Edgewell Personal Care, which owns the Schick brand of shaving products, had been set to acquire Harry’s for $1.37 billion, but the company is backing out of the offer after the FTC sued to block the transaction on Feb. 3. In a statement, Edgewell president and CEO Rod Little cited the “required investment of resources and time” as to why the company moved away from the deal.
“We are disappointed by the FTC’s decision and continue to disagree with its position,” Little said. “After extensive consideration and discussion, and given the inherent uncertainty of a potential trial, the required investment of resources and time, and the distraction that a continuing court battle would entail, we determined that proceeding with our standalone strategy is the best course of action for Edgewell and our shareholders.”
The FTC’s actions earlier this month came as a shock, as the deal between Edgewell and Harry’s was originally made in May 2019. At the time, both companies responded to the FTC’s intentions, with Little stating, “We will review the FTC’s decision and respond in due course.” Now, despite beating earnings, Edgewell is no longer going to fight back against the federal regulator.
Harry’s co-founders and co-CEOs, Jeff Raider and Andy Katz-Mayfield, said in a statement, “We continue to be perplexed by the FTC’s process and disregard of the facts. We know the merger would have benefited consumers greatly. We believe we would have prevailed in litigation, and are disappointed by the decision by Edgewell’s board not to see this process to its conclusion. We are also proud of what we’ve built at Harry’s and we are stronger than ever; we’re growing, profitable, well capitalized and excited about the opportunities ahead for our business. Moving forward, we will continue to do what we do best: develop, manufacture and sell exceptional products at an honest price, and always put our customers first.”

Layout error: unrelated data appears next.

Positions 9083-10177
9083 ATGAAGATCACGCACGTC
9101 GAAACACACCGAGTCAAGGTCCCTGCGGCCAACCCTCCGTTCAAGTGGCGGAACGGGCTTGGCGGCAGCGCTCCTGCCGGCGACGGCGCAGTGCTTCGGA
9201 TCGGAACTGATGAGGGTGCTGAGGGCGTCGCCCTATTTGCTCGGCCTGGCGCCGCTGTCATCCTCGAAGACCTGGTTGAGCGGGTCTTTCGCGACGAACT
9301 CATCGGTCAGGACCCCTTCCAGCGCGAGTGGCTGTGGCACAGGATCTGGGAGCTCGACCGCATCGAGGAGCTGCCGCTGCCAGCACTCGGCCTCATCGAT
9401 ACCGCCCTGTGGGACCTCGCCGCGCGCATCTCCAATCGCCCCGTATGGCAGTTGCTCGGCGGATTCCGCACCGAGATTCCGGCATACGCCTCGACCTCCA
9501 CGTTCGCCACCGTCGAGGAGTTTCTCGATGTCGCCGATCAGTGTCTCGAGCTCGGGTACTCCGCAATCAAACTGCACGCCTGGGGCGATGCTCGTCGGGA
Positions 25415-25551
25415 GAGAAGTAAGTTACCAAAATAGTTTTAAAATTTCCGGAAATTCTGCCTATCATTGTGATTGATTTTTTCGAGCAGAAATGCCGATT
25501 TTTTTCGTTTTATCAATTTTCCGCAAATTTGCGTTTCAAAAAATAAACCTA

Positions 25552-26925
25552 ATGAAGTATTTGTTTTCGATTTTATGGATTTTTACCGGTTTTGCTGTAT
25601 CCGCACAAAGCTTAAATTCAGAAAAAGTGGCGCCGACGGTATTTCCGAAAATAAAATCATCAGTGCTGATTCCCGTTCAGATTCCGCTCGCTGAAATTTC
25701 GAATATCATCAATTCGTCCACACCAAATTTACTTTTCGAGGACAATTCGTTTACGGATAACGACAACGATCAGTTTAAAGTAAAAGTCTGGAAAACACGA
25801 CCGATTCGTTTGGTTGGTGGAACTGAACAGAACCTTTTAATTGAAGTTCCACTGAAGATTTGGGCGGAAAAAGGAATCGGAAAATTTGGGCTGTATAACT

Additionally, Harry’s plans to pursue legal action against Edgewell, to which the company responded in a SEC filing, saying “such litigation has no merit.”
The news has rocked the DTC industry, as it sets a precedent for future acquisitions. In the FTC’s compliant, the government agency stated the acquisition would have eliminated competition between brands, and that no other shaving brand could reach the scale Harry’s did in brick-and-mortar again. It’s unclear whether the FTC will pursue any similar action against other acquisitions that have occurred this year, such as P&G’s purchase of women’s shaving brand Billie in January.